Summary: We have lots of questions...one is why try to get close to God?
18The angel of GOD said, “What’s this? You ask for my name?
You wouldn’t understand—it’s sheer wonder.” Judges 13:18 (TMSG)
Decades ago Oswald Chambers wrote about spiritual perseverance, defining it as… not to hang on and do nothing, but to work deliberately, knowing with certainty that God will never be defeated. The Bible is full of examples of men and women who didn’t “just-hang-on” but rather “hung-in” with God, pressing for illumination, inspiration and insight. 
• Abraham pressed the angel of God to not destroy Sodom if he could find just ten righteous people in that wicked city.
• Moses stood in the gap for the disobedient children of Israel, pressing God to save them rather than annihilate them.
• Paul pressed God to remove a thorn from his flesh.
• Peter nearly fainted, but stammered a faint “You know that I love you” in response to Jesus’ question; it was a pressing of his hope to yet serve, even though he’d failed.
In today’s text, poor Manoah, unfortunately, cannot be counted among these heroes of the faith; he didn’t even have a clue he was speaking to God.
The details of this chapter of Israel’s history are straight-forward:
Manoah and his wife had no children. In that time and culture, not having children was thought to be punishment for sin. At the very least it put the future in question for the couple, as they’d have no one to care for them in old age.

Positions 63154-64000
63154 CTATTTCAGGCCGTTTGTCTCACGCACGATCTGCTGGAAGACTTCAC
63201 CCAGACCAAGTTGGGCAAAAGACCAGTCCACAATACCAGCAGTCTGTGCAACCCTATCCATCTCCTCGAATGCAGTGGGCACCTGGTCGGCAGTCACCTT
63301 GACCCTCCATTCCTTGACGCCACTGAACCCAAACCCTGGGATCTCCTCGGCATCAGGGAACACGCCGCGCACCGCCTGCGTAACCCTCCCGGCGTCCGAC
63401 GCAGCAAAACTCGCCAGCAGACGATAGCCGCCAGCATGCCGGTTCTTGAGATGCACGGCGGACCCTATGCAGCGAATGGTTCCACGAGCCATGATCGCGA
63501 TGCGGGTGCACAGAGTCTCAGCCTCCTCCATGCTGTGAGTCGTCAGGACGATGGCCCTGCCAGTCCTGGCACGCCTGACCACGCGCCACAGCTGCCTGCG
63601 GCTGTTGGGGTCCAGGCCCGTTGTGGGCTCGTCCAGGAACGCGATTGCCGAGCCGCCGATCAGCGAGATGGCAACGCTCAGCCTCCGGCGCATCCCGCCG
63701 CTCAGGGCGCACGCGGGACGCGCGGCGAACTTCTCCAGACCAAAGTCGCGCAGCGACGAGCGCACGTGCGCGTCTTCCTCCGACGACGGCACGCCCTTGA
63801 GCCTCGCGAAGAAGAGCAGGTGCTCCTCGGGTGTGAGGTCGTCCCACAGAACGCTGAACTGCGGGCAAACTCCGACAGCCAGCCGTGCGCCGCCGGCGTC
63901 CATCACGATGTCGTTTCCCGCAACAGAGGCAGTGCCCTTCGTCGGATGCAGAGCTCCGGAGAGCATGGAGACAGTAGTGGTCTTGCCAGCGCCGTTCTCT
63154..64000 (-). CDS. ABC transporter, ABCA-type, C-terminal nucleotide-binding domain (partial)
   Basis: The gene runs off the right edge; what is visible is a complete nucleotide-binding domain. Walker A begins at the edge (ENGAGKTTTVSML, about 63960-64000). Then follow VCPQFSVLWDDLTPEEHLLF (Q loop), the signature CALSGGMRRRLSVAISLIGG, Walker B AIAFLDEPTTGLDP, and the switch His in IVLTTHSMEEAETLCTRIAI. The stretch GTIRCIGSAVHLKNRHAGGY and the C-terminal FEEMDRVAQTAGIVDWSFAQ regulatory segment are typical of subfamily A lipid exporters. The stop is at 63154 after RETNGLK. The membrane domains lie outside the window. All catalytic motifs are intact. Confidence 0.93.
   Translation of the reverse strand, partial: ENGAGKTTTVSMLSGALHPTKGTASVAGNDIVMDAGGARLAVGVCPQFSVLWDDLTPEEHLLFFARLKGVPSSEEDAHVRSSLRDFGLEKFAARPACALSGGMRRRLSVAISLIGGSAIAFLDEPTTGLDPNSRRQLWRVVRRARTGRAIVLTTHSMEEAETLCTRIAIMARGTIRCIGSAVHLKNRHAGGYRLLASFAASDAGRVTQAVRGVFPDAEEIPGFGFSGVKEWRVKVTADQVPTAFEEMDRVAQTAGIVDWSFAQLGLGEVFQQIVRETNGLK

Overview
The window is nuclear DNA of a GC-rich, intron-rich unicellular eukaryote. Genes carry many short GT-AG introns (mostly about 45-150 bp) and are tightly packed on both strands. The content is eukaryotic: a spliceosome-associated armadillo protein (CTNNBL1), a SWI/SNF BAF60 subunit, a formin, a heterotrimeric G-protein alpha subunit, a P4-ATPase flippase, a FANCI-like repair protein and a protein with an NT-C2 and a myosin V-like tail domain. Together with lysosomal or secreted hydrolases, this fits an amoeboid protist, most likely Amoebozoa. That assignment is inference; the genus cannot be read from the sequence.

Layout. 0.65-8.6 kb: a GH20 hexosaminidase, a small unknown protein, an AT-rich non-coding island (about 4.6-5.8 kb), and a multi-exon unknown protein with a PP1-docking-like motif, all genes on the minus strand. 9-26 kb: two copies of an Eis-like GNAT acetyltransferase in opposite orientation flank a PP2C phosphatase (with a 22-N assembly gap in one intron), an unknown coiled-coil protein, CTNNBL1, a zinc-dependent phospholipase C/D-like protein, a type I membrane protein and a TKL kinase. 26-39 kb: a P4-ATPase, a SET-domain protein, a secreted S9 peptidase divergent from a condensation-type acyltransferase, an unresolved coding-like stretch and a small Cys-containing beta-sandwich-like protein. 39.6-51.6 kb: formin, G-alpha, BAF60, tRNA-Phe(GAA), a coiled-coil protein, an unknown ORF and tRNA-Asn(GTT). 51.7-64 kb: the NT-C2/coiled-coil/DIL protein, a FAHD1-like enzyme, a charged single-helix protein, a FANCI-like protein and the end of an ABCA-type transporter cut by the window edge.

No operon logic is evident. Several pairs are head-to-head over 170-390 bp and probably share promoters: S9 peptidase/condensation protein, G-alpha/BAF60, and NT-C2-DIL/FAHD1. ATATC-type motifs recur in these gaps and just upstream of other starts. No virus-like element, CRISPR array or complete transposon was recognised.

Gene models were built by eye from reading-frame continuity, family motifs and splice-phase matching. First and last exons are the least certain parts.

They had also been born into a world where wickedness and godlessness were the norm. Israel had forgotten their whole mission was to serve Yahweh, and they were about to enter 40 years of punishment – domination by their arch enemies, the Philistines. But the LORD also decided to send a deliverer…a child born to Manoah and his wife, whom she would name Samson. Samson would grow up in the midst of Israel’s punishment and shame to become the national judge to lead a rout of the Philistines, ending God’s judgment on his disobedient children.
The incident of chapter 13:
• An “angel of the LORD ” visits Manoah’s wife alone, giving her the news. 
• The wife informs Manoah, who may have been somewhat frustrated and jealous that an angel came to the woman, not him – or simply disbelieving that a mere woman got it right. He prays God would send the angel back to clarify a few details. God consents and the angel reappears, but only to Mrs. Manoah, who runs to get her husband, who then meets him.
• Manoah asks (as did Moses at the burning bush) “what’s your name?” The angel informs him not to worry about it. Spiritually blind-as-a-bat, Manoah could never really comprehend; it’s a name “too wonderful”.
• Manoah wants the angel to stay for dinner, but the angel refuses, telling him if he wanted to make a roast, to offer it as a sacrifice to the LORD. When Manoah does this the angel joins the sparks of the offering as they float heavenward.